Norway in a NutshellAKA How to get to Flam via Train
The real reason for being in Oslo, Norway is that we are booked on the "Norway in a Nutshell"
tour. This train tour starts in Oslo, and we ride to Myrdal, Norway where we switch to a train that will take us
to Flam, Norway.
This train route covers 340 kilometers in approximately five hours, and the route is through some very spectacular portions of Norway.
A Norwegian friend of ours told us that this train ride would be an excellent way to get a more in depth look at Norway's geography and he was absolutely correct. We chose to take the route from Oslo, however, Bergen could be your origination point if so desired.
Waiting for the Flam train: We are excited about going down the hill to the fjord below. There were hikers who had ridden with us to Myrdal, and they started off hiking down the hill to Flam.
As the Flam train descended into the fjord valley, it went past some spectacular scenery. As you can see in these images, this water fall (Kjosfossen Waterfall) is absolutely blasting down that hill, spraying everyone on the viewing platform, as it descends down the mountain!
The train route to Flam is only 20 kilometers long, but the majority of the descent is very steep with some grades of 12 to 15 percent! The train stops at this particular water fall, to allow everyone to exit the train and take pics or videos. (there is a video of this waterfall at the bottom of this page)
This is a short video we took of the waterfall described above. I cannot begin to describe how powerful that spray was as it bounced off the rocks towards us on the viewing platform.
Upon arrival in Flam, we were surprised to see that there was a Cruise Ship in the harbor. But after doing some research, we found that Flam is accessible to the North Atlantic via the Sognefjorden Fjord, which is not only very wide, but also quite deep (4,291 feet at the deepest point).
Flam Harbor has direct Ocean access, even though the Ocean is over 400 kilometers distant. The Sognefjord (called the King of the fjords), is the largest and deepest fjord in Norway.
Flam Harbor receives around 160 cruise ships per year. In recent years, the cruise port's constant growth made it an year-round destination. In 2018, the port had scheduled 157 ship calls with an estimated 255,000 passengers.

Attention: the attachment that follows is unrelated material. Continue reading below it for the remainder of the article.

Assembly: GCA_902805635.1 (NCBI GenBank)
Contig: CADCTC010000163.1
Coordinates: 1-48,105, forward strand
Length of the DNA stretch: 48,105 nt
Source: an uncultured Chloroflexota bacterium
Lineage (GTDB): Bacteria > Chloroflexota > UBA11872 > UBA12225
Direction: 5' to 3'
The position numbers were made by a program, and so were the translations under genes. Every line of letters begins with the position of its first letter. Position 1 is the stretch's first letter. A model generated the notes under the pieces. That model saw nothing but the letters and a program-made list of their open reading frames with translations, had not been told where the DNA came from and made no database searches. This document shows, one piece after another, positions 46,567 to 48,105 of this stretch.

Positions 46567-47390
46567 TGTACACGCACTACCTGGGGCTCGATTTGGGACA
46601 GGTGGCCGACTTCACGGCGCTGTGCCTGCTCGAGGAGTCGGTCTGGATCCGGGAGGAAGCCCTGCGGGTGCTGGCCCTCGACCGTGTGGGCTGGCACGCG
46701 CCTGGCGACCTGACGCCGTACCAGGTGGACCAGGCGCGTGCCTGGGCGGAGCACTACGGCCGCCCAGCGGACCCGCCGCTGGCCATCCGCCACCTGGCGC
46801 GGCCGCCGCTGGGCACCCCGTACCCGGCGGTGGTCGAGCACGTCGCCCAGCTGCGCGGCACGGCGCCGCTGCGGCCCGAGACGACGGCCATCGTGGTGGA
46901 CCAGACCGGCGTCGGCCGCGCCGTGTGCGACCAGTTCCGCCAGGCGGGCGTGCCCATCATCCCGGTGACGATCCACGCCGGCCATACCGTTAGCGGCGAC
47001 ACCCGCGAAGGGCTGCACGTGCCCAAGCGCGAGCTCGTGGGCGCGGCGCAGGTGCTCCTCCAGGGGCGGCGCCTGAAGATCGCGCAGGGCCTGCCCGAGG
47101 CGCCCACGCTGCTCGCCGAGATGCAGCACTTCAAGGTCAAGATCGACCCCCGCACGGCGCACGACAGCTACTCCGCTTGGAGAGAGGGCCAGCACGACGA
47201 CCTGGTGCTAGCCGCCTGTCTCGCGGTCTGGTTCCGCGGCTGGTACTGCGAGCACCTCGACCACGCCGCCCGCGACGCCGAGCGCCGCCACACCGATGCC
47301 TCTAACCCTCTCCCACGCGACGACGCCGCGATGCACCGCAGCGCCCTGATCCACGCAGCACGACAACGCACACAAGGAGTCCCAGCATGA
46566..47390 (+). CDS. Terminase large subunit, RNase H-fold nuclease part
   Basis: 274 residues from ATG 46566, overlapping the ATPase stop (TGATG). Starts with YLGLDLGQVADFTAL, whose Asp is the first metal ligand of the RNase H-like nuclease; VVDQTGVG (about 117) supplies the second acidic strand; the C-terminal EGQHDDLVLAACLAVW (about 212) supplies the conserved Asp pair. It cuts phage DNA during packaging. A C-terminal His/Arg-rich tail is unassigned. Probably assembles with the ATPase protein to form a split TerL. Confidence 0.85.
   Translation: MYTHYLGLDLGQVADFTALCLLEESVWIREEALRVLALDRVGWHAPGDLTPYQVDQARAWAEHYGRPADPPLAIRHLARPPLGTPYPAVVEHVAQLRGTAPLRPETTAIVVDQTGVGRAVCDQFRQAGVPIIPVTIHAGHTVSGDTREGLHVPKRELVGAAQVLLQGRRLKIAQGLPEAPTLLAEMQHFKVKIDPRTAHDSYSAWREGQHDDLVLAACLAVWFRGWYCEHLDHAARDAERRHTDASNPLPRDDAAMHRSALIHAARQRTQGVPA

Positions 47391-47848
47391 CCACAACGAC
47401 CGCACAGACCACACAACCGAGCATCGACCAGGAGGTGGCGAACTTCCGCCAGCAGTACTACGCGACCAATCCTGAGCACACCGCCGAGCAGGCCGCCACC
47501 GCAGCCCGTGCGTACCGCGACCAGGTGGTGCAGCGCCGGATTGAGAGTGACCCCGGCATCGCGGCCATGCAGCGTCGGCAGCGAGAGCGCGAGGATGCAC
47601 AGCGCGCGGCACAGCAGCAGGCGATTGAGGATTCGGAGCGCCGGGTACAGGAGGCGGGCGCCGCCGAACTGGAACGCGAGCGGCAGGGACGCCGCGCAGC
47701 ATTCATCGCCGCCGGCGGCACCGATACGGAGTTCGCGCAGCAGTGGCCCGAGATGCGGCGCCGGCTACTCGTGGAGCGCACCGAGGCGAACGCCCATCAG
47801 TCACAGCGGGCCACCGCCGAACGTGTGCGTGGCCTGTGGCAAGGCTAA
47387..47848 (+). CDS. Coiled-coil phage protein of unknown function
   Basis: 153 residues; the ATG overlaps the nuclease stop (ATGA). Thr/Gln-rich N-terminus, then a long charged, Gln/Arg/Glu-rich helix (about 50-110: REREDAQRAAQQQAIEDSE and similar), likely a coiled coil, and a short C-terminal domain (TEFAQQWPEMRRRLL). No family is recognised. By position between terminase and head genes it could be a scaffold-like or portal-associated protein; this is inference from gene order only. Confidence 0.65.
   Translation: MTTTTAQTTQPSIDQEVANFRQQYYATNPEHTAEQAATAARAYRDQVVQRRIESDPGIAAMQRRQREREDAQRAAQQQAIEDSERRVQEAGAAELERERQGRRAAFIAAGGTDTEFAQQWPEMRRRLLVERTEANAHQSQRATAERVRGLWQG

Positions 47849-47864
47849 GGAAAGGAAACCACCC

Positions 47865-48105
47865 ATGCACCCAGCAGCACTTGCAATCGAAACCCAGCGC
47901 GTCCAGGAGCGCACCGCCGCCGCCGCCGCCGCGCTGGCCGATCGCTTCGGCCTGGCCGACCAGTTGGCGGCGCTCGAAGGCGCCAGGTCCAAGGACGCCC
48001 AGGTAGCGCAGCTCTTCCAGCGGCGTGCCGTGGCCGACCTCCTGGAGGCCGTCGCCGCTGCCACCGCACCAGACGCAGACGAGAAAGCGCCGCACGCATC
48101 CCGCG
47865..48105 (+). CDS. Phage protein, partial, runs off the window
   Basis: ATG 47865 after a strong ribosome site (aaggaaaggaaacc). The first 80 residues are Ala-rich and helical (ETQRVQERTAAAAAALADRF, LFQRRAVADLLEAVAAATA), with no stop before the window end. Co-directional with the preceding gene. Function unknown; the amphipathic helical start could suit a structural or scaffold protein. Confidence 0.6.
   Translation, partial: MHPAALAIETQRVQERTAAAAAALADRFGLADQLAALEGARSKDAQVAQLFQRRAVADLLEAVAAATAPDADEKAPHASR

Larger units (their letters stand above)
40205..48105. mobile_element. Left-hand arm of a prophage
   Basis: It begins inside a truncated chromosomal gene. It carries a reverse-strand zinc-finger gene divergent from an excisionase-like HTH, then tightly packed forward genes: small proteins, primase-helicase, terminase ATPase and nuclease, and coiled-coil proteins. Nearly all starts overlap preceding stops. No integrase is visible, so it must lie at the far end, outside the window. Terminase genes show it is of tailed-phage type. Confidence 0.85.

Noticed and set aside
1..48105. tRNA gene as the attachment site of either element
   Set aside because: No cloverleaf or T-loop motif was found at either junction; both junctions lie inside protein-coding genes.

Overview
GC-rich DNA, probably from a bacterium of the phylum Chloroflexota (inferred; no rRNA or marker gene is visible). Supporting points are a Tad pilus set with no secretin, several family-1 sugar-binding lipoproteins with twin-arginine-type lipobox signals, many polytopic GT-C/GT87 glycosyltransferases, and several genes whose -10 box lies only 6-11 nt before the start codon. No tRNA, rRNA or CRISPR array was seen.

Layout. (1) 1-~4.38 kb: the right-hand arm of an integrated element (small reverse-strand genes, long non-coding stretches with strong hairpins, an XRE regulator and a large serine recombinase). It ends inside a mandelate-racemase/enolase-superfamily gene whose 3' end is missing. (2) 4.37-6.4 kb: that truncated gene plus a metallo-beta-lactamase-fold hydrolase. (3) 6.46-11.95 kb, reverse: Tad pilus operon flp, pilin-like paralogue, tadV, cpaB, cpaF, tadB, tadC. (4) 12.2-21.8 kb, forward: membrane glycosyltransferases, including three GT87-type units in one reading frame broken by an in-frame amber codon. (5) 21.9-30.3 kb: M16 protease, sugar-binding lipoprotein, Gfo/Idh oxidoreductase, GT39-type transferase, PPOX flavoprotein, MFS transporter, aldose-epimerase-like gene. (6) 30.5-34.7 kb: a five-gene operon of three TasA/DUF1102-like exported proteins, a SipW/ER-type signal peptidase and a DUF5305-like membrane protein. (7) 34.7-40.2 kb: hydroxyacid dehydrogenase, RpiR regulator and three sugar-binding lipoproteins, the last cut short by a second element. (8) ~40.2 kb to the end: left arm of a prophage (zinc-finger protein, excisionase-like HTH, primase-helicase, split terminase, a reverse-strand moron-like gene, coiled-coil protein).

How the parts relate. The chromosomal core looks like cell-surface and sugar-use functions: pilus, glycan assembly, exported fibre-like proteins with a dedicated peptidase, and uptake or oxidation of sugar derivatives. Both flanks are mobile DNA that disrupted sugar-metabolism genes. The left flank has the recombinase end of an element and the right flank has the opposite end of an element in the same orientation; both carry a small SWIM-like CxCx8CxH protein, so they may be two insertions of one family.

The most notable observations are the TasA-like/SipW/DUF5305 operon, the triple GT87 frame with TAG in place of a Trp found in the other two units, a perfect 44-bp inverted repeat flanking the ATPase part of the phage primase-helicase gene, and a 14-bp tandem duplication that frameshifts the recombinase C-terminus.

This cruise ship had come into the Aurlandsfjord from the North Atlantic on the Sognefjord. Aurlandsfjord is a 29-kilometre (18 mi) long fjord branch off of the main Sognefjorden, Norway's longest fjord. The Aurlandsfjord is deep and narrow, reaching a depth of about 962 metres (3,156 ft), and its width is generally less than 2 kilometres (1.2 miles) wide.
There are a number of Cruise Companies that offer cruises that stop in Flam, including; Royal Caribbean, Viking, Cruise Norway, Princess Cruises, etc. This is not a complete list, but you get the idea use Google to read further - or click here to view the 2019 list.
We have departed Flam, and are now motoring along the Sognefjord to Gudvangen. We were actually scheduled to depart on a later boat, but there was room on this boat and we wanted to get to Bergen before midnight!
This is the catamaran ferry that we used to travel from Flam to Gudvangen. Once in Gudvangen, we then got a tour bus that would take us to the train station in Voss, Norway.
The ferry boat is still in the Sognefjord which eventually connects to the North Atlantic. Our ferry will take a left turn into the Nærøyfjord to reach Gudvangen. The Nærøyfjorden is one of the most narrow fjords in Europe and is included on UNESCO's World Heritage List.
The village in the distance in Gudvangen, and this is what the view looks like as the ferry pulls in coming from Flam. The mountains the ferry boat passed as we motored through the Nærøyfjord are beautiful aren't they?
Our bus journey took us down the steep and spectacular hairpin bends of Stalheimskleiva (the steepest road in Northern Europe). The road has 13 steep (up to 20%) turns. During the bus trip we enjoyed the wonderful views of the Stalheimsfossen and Sivlefossen waterfalls before the journey continued to Voss, where got onboard a train to Bergen.